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Roundup: 15 affordable coolers
by Marc Prieur
Published on July 11, 2011

Cooler Master Hyper 212 Plus

The CoolerMaster Hyper 212 Plus is one of seven solutions in this report that uses a 120mm fan. This extends the cooling area and also, in theory at least, gives more effective fan cooling. With no fewer than four heatpipes, it comes with a multilingual installation guide and a tube of thermal paste.
CoolerMaster have gone for a mounting system that requires the placement of a plate under the motherboard. This system is the most secure for large coolers but with most casings you’ll need to uninstall the motherboard from an existing bracket, which lengthens installation time. Once this multi platform plate has been fixed on, you screw the cooler onto it. Then the fan is fixed using metal bars.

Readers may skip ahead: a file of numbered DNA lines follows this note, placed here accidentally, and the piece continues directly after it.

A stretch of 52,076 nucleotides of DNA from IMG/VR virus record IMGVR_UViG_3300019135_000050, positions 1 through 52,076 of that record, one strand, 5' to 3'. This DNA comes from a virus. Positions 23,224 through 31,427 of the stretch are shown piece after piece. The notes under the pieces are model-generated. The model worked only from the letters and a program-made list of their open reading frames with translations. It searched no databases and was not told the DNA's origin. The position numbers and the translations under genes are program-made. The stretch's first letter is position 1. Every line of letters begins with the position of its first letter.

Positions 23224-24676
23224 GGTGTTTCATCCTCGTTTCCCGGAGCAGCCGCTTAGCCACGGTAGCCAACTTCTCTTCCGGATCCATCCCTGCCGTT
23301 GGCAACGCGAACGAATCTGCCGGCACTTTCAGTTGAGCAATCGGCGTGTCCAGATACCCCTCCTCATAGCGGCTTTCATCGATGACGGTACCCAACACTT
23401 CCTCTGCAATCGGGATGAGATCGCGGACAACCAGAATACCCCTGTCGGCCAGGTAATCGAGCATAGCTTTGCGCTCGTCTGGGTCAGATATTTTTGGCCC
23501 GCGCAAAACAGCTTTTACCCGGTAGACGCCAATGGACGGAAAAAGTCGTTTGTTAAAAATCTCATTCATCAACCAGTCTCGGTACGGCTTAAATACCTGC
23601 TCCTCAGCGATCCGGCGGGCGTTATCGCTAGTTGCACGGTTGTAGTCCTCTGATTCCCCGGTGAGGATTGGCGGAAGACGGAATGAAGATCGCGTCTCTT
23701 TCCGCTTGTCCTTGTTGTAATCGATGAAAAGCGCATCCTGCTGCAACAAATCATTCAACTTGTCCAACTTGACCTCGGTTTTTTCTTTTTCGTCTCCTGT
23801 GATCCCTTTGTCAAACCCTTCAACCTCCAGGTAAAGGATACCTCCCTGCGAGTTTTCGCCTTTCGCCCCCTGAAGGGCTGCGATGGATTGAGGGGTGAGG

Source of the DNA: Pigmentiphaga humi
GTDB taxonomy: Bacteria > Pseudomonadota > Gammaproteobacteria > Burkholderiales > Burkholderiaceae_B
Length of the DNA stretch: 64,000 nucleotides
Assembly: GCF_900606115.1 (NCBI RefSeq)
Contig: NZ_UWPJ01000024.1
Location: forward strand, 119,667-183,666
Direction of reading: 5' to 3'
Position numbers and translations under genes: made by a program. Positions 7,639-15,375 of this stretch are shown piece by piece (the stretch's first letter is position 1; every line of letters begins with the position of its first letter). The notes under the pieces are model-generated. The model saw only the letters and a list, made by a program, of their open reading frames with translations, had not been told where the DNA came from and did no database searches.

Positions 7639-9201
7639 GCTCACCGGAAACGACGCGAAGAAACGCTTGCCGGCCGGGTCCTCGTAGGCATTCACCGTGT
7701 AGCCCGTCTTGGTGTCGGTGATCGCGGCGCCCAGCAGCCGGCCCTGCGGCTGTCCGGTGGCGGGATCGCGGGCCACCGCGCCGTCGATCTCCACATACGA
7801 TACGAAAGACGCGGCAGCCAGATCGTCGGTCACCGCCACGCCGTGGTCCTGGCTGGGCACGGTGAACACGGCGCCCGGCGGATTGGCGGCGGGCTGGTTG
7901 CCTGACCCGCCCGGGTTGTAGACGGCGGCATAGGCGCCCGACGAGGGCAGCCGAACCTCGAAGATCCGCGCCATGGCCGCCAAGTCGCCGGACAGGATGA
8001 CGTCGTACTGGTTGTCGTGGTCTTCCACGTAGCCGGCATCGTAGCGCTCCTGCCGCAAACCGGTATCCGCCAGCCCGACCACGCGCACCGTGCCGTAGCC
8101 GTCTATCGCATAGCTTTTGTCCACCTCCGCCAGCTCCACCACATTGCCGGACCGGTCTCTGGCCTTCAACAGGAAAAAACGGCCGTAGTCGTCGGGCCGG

Optimal orientation means memory bars with large radiators can’t be used on the first slot on our test LGA 1155 motherboard, though they can be on the second. In spite of the fact that it is mounted with the same orientation on the AM3 motherboard, no DIMM was affected on our card with the gap from the centre of the CPU to the 1st DIMM 51mm against 50mm on the Intel motherboard.

Like the TX3, the 212 Plus cools the 2600K well at 7V and hardly makes any noise doing so. Once again however you can hear the motor noise which isn’t very pleasant. It still cools the 4.5 GHz overclocking at 9V though the noise levels go up to 29.5 dBA, noticeable but still reasonable. You won’t be able to overclock up to 4.8 GHz with this cooler however.
Like the TX3, the Hyper 212 Plus offers an excellent cooling to cost ratio. Unfortunately they also both have the same faults, namely poorer quality fan build and the fact that the motor is audible, something that may well get worse after several weeks of usage.

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